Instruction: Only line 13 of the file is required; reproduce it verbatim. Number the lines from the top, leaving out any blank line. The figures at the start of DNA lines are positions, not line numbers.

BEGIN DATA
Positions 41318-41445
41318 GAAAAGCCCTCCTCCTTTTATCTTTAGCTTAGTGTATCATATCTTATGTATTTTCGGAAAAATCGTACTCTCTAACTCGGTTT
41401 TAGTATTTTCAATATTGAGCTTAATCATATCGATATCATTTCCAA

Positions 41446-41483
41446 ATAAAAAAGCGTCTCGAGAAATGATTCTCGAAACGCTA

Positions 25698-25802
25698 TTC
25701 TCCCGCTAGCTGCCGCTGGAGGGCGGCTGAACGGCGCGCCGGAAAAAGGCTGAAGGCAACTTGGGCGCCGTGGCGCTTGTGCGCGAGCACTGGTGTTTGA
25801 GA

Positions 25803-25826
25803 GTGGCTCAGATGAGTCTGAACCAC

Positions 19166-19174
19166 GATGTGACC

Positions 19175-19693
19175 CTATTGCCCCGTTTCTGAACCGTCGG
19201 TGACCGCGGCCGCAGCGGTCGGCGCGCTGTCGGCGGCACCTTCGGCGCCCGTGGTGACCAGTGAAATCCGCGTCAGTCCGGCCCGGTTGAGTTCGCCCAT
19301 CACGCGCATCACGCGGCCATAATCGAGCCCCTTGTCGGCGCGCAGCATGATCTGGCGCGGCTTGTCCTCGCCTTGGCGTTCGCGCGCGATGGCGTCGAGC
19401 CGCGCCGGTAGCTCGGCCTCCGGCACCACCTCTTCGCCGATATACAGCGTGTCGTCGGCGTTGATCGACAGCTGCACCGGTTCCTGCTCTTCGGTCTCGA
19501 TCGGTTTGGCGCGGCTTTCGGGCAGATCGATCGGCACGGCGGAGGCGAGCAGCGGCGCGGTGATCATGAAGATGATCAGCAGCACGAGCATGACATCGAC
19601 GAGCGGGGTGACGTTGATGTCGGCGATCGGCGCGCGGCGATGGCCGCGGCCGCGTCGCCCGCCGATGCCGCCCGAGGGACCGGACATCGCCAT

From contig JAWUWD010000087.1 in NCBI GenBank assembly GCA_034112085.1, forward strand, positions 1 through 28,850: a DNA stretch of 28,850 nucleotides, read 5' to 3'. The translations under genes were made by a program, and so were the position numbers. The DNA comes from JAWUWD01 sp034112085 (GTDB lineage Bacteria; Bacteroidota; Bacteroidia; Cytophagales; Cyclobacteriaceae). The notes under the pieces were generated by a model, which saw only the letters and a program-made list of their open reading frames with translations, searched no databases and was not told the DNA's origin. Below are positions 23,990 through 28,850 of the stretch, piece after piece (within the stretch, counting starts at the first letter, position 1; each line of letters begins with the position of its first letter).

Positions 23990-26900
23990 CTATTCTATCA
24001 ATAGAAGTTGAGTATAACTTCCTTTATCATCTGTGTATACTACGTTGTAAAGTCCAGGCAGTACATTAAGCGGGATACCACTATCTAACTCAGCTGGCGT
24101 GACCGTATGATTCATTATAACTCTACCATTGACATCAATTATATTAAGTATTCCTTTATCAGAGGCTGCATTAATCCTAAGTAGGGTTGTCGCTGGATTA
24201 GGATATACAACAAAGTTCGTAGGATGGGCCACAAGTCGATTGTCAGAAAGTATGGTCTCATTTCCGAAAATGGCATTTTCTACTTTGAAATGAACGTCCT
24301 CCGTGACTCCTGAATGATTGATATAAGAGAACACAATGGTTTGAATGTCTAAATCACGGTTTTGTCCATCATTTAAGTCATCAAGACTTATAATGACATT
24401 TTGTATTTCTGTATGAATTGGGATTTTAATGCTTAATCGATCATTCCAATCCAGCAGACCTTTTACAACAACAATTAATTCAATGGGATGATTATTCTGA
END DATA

19166 GATGTGACC